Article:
It's a sports cliché
to say that even two months into the college football season, we don't really know anything. It's also wrong. What do we already know for certain about how things will shake out before Daylight Saving Time comes to a close?
- Texas will play for the national title. The Longhorns have no more realistic obstacles between here and Pasadena. Who's going to beat them? Kansas, when it isn't busy losing to Colorado? Texas A&M, when it isn't getting plowed by a mediocre K-State team? The Big 12 North champion, when it finally becomes bowl eligible? Please. One spot is taken. And thank God it's not on Fox this year.
- The SEC champion almost certainly will, too. If Alabama or Florida pushes through undefeated, this question is academic. The more interesting possibility is if Alabama, Florida, or LSU leaves the Georgia Dome with a loss and a conference crown. Protests and caterwauling would issue forth from any remaining undefeated teams. But unless the loss is very late or very bad, it still probably wouldn't matter. The narrative of "best conference this side of the NFC" has emerged, and it is not to be denied.
- Heisman voters will make every possible effort to give it to Tim Tebow. Once again, this is a situation in which objective facts and reason are optional at best. Tebow is the best player on the No. 1 team, a quarterback, and a media darling to boot, which are the only real qualifications a Heisman winner needs these days. That said, a win by Colt McCoy wouldn't shock me. And for the record, Mark Ingram is this site's official Heisman favorite, unless Rolando McClain and Terrence Cody get traction, in which case it's them. A three-way split would be ideal.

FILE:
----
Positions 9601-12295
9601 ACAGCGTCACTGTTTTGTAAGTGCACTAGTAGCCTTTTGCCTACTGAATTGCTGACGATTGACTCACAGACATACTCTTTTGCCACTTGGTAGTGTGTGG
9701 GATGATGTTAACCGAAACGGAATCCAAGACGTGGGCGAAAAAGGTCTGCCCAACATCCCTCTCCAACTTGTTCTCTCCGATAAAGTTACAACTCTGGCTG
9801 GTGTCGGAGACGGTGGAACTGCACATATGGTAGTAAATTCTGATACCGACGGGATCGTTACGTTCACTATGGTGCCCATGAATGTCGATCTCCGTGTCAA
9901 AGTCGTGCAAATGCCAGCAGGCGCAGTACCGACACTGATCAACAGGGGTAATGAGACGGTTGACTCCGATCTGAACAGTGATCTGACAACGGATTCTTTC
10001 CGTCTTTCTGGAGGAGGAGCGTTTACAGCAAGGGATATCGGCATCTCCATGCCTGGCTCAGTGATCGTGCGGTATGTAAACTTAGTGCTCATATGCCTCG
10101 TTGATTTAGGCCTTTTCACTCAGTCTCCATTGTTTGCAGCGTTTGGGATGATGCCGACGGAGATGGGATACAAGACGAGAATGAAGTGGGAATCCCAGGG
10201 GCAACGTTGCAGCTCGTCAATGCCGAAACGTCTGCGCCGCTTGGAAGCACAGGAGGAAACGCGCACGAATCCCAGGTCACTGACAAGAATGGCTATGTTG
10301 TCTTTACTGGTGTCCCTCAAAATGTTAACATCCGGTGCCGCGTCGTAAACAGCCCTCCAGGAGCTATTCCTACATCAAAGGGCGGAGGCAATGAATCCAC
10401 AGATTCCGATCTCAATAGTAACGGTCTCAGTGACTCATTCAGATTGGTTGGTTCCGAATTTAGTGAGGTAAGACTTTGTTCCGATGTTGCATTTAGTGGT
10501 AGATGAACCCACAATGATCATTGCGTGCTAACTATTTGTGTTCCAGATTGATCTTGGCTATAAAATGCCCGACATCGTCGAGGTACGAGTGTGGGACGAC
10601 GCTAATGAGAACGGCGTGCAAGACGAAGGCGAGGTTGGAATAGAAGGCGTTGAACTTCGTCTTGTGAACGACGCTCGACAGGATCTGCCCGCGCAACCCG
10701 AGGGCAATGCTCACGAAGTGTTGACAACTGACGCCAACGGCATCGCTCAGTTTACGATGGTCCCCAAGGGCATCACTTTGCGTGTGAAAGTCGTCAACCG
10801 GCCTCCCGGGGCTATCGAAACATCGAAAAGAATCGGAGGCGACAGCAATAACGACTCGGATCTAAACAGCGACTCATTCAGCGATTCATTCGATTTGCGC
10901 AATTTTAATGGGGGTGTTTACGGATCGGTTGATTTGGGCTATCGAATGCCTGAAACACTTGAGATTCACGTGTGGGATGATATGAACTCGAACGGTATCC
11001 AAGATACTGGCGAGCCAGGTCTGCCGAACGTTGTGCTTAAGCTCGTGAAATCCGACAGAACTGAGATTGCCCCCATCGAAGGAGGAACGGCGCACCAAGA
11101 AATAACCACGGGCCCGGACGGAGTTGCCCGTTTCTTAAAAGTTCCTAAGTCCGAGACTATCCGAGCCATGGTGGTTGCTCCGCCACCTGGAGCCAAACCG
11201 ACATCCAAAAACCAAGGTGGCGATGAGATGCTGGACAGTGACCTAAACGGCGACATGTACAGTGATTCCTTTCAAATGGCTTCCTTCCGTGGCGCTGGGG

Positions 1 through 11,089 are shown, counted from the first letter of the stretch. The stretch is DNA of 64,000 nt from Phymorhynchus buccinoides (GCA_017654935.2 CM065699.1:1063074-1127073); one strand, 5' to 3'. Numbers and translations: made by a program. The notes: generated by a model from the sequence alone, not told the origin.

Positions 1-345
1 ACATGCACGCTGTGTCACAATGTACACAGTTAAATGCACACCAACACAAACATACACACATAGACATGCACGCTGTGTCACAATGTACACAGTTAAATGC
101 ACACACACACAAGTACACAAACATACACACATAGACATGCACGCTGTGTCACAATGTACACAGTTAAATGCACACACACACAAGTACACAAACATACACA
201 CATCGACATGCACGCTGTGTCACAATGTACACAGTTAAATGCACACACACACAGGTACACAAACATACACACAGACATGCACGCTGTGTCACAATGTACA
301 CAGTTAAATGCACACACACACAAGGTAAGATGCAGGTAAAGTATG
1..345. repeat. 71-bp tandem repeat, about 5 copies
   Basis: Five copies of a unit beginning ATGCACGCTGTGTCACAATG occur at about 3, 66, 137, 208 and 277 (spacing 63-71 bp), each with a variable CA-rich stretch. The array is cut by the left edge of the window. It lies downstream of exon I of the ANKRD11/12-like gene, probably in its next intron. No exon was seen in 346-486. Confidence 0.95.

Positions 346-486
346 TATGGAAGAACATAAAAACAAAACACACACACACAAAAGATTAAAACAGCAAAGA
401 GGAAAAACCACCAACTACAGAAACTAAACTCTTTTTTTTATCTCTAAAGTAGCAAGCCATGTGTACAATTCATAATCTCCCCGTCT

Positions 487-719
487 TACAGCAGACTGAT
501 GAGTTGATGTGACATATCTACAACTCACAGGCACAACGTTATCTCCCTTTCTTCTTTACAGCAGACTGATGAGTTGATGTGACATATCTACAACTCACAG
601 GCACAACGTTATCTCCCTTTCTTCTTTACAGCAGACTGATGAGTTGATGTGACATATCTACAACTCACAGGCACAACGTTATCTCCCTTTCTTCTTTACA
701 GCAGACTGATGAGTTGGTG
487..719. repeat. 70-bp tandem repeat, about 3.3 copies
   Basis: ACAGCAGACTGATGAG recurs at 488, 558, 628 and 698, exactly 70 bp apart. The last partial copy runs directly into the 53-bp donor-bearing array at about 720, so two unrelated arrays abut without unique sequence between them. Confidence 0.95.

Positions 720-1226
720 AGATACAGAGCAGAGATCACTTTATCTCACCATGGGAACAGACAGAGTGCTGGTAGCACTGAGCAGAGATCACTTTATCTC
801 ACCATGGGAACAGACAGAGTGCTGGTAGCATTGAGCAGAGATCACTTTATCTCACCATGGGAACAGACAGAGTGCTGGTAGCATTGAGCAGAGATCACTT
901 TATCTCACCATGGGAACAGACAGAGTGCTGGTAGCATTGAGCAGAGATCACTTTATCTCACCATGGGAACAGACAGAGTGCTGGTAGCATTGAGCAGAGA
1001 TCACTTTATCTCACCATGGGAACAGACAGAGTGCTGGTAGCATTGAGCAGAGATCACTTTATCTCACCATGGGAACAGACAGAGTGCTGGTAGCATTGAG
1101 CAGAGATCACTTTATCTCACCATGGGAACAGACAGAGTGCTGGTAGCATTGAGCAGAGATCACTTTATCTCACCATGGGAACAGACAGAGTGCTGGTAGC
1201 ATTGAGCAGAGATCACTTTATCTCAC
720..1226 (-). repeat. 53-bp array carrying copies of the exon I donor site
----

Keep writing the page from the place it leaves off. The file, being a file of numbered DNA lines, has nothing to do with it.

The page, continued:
- Everyone will forget about Boise State. This already has begun, with pundits vaulting Oregon into the top five on the strength of a dominant victory over USC, all the while forgetting that Boise State's win over the Ducks was just as impressive and would suggest that the Broncos are maybe, you know, better. It's not fair, and it makes no sense, but we've established that those aren't the guiding principles here. What matters is the ability to examine the full body of evidence and -- oh, look, shiny new thing is shiny and new!
- We won't see two non-BCS teams in BCS bowls. Not this year, anyway. If Boise State and TCU win out, their on-field performances would merit trips, but the rules of the game would guarantee a slot for only one (likely TCU). The other team could slip in only if Notre Dame loses again and if four of the six major conferences don't have an available at-large team with two or fewer losses. The odds against that are overwhelming.
Note: All of the above is subject to change. Because, of course, we don't really know anything.